Why us


Groupthink: the impact for businesses and how improve cognitive diversity

"When all think alike, no one is thinking."

That quote from Walter Lippmann highlights the negative side of groupthink – one which can have a significant impact for companies. In the current climate, where organisations need to adapt quickly, the ability to make informed and accurate decisions is vitally important.

The impact of a lack of cognitive diversity can be huge: from Arcadia Group’s “failure to notice how retail was changing” to one expert saying that groupthink impacted the UK’s preparedness for a pandemic, there is no shortage of examples of groupthink and the impact of poor decisions.

How can businesses learn from these errors and reap the benefits that come with better cognitive diversity within teams?

What is groupthink?

Psychologist Irving Janis was among the first people to really focus on the impact of groupthink. He defined it as:

“a mode of thinking that people engage in when they are deeply involved in a cohesive in-group, when the members' strivings for unanimity override their motivation to realistically appraise alternative courses of action.”

Organisational psychologist Adam Grant similarly focuses on the groupthink’s quest for agreement, saying it’s “the tendency to seek consensus instead of fostering dissent”.

And while dissent in the workplace can be seen as problematic, a lack of diversity of thought can lead to big issues, both in work and beyond.

Negative impact of groupthink

Businesses which lack cognitive diversity are likely to make poorer decisions, increasing risk and impacting results. They may also be more likely to stick to an expected approach, minimising innovation and the ability to adapt to external drivers.

In total, Janis identified eight factors or symptoms of groupthink:

  1. The illusion of invulnerability, where it is assumed that any decision will be successful
  2. The belief in the inherent morality of the group, which assumes that any decision will be right, leading to them overlooking the impact of that decision
  3. Collective rationalisation, where dissenting opinions can be rationalised and therefore ignored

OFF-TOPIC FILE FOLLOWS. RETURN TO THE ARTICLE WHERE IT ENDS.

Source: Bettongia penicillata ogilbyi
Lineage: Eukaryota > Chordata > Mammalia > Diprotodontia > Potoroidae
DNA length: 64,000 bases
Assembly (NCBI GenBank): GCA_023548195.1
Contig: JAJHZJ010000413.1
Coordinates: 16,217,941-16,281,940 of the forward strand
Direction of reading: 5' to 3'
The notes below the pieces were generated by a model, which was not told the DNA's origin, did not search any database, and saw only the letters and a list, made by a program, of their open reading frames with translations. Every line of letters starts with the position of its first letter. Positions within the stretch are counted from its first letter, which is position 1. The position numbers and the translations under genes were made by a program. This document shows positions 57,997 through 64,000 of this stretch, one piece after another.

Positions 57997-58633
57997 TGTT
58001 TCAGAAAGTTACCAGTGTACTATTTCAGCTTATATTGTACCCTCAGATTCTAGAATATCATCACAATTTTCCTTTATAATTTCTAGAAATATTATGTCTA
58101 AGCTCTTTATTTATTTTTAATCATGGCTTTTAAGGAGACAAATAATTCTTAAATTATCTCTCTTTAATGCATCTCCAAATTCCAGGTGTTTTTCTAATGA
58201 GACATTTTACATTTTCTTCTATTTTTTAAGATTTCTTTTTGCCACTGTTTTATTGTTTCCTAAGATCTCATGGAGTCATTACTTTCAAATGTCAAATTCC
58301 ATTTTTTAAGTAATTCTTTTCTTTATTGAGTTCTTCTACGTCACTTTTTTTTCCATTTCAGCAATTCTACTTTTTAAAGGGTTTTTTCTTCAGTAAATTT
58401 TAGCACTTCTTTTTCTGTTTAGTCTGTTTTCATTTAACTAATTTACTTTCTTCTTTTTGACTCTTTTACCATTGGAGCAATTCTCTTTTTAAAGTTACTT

4. Out-group stereotypes, which means people raising alternative opinions are doing so to be contrary and inherently opposed to the group
  5. Self-censorship, where people feel unable to express their true opinions, leading to…
  6. The illusion of unanimity, where everyone in the group is assumed to agree and silence is taken to be assent
  7. Direct pressure on dissenters to toe the line and avoid conflict
  8. Self-appointed “mindguards”, who protect the group by placing that pressure on anyone straying from the consensus view.


These factors may not be fully recognised internally, but together they limit innovation, increase poor decisions and lead to the premature adoption of the expected and preferred solution.

Examples of groupthink and its impact can be seen in everything from the Challenger shuttle disaster and the Yorkshire Ripper investigation to the collapse of Swissair.

Benefits of cognitive diversity

If companies can work to increase the diversity of thought within their business, by both recruiting a diverse range of people and by ensuring they are involved in the decision making process, very real benefits can be realised.

These include:


Ways to improve cognitive diversity

Unlike other diversity measures, cognitive diversity isn’t visible and it isn’t something that individuals can identify themselves, making it difficult to measure and quantify. However, there are a number of steps that companies can take to avoid groupthink within their business:

1. Improving diversity within your organisation

It’s generally expected that increasing a company’s overall diversity will also improve the cognitive diversity and there has been some research to back this up.